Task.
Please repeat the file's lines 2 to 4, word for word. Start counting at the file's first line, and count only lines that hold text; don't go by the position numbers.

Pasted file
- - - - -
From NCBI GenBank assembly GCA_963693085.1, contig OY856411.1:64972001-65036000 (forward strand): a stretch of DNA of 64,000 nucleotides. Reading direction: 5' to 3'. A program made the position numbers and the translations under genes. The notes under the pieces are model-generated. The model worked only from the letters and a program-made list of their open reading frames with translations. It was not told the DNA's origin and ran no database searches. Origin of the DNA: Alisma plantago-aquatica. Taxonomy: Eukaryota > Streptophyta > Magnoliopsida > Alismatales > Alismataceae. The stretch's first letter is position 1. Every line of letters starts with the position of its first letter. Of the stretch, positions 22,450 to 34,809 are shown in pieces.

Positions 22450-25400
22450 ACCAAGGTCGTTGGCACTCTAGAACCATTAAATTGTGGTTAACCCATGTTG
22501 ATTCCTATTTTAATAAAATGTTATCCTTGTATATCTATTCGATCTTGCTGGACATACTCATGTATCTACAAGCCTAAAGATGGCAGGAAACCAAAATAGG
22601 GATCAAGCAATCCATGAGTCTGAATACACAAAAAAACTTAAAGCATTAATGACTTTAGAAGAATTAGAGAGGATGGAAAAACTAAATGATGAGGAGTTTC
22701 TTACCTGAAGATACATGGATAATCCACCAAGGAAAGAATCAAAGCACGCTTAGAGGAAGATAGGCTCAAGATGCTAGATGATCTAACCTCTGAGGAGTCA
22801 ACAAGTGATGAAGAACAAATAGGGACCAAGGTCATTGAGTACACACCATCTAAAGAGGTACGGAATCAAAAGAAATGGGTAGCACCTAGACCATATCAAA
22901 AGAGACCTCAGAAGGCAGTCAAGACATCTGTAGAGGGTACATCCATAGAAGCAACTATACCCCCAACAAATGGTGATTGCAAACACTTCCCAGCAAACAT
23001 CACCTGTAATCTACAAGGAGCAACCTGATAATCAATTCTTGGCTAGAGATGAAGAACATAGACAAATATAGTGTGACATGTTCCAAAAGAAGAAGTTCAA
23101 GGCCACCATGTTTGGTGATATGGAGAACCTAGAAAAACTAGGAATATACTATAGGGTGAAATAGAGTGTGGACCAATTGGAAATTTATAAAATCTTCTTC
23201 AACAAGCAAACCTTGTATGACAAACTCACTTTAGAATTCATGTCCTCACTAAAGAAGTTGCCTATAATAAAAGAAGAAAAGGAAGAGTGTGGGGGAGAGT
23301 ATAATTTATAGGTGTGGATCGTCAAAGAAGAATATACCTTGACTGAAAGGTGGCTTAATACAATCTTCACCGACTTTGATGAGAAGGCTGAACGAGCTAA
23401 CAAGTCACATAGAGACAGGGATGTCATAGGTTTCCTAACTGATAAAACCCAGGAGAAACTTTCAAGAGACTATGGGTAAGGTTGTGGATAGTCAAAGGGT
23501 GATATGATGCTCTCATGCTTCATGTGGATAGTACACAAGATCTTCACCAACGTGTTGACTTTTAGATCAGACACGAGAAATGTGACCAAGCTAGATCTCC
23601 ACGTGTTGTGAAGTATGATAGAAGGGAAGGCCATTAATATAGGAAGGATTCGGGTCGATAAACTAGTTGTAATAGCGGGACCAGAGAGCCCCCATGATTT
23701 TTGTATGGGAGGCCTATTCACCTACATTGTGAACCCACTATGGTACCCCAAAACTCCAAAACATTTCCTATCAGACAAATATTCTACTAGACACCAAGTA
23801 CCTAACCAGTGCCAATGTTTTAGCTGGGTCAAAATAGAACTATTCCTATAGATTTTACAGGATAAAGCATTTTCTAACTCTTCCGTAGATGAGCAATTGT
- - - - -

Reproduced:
Positions 22450-25400
22450 ACCAAGGTCGTTGGCACTCTAGAACCATTAAATTGTGGTTAACCCATGTTG
22501 ATTCCTATTTTAATAAAATGTTATCCTTGTATATCTATTCGATCTTGCTGGACATACTCATGTATCTACAAGCCTAAAGATGGCAGGAAACCAAAATAGG